TCJ: And how did you transition into this particular type of coaching?
Ariella: Once I realized I had this skill I had to figure out how to market it, because there weren’t many people doing it. I took some marketing and business classes, and over the years have just honed the skill. I know it’s kind of abstract what I’m explaining–but that’s what it is; it’s very abstract and each person is very different.
I’m a person that knows how to create a safe space for somebody to explore whatever it is they feel stuck about their voice on. Because even though we use our voice every day, it’s a very personal thing, and a lot of people are scared to speak loudly, or sing, or express their true feelings. So I guess I just found my niche because I’m sensitive to people’s experience.
TCJ: And are you still performing as well?
Ariella: I am. I haven’t been performing as much because I’ve been building my business, but I’m just starting to perform more. Actually, on April 15th at 8pm at the University of St. Thomas, there’s this Middle Eastern ensemble from Los Angeles coming to town, Yuval Ron Ensemble, and I will be their featured vocalist. It’s an Arabic/Hebrew/Ladino-focused group.
TCJ: Switching gears, what’s your favorite Jewish food?
Ariella: I love all food, so this is challenging! But I’d have to say tabouli. It’s not Jewish, but it’s Middle Eastern.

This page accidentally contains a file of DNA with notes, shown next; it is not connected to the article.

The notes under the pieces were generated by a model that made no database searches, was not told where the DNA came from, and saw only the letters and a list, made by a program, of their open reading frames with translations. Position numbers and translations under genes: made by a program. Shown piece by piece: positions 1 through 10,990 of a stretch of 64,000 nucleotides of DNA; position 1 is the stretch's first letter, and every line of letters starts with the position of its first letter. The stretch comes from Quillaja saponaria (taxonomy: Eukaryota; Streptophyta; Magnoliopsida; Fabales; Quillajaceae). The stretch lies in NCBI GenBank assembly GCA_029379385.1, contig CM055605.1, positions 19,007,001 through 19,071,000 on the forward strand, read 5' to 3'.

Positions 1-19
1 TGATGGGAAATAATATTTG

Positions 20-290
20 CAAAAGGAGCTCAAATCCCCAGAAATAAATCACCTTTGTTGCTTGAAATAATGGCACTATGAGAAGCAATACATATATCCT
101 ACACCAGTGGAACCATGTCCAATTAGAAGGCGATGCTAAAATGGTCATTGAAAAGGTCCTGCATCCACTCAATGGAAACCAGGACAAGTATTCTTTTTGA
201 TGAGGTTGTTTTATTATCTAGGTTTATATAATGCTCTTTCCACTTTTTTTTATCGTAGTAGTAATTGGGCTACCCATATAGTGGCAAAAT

TCJ: Do you have Middle Eastern roots?
Ariella: No, it’s just something that I really like. Our family is Eastern European.
TCJ: OK, because you said you’re the featured vocalist for that Middle Eastern band, and tabouli…
Ariella: I really just latched onto Ladino music and fell in love with it.
TCJ: Have you been to Israel?
Ariella: Yes. Twice.
TCJ: Do you think that helped inspire your love and passion for tabouli and Middle Eastern music?
Ariella: Not really! I have to be honest–in 1998, I went with BBYO to Bulgaria, and we did a Passover seder for the Bulgarian Jews there. They knew they were Jewish, but due to living through Communism, they didn’t have recollection of many of the Jewish customs. And I bought some Bulgarian music, and that opened my eyes (and ears) to music outside of Western music. That’s actually the thing that started it.
TCJ: Crazy! Along those lines, do you have a particular favorite Israel memory that sticks out?
Ariella: On a different BBYO trip I went to Israel, and was on the excursion with Israelis, Bulgarians, and other Eastern Europeans. And honestly, just being with Jewish kids from all over the world was my favorite part. We experienced it all together, and still could sing all the same Hebrew songs. That was really cool.
TCJ: Finally, give us one more reason why you’re folking awesome!
Ariella: As often as possible, I’m unapologetically, fully me (and I enjoy being me), which enables people around me to take off their day-to-day masks, and let their true natures shine!Click here to nominate your favorite TC Jew to be featured on our weekly Who the Folk?! series!
I’m aware this is weird but are you somehow related Jack Forstein from NYC my Dad Rabbi Stephen Forstein in memory. Went to Cincinnati Hebrew Union seminary and just asked to be nosey.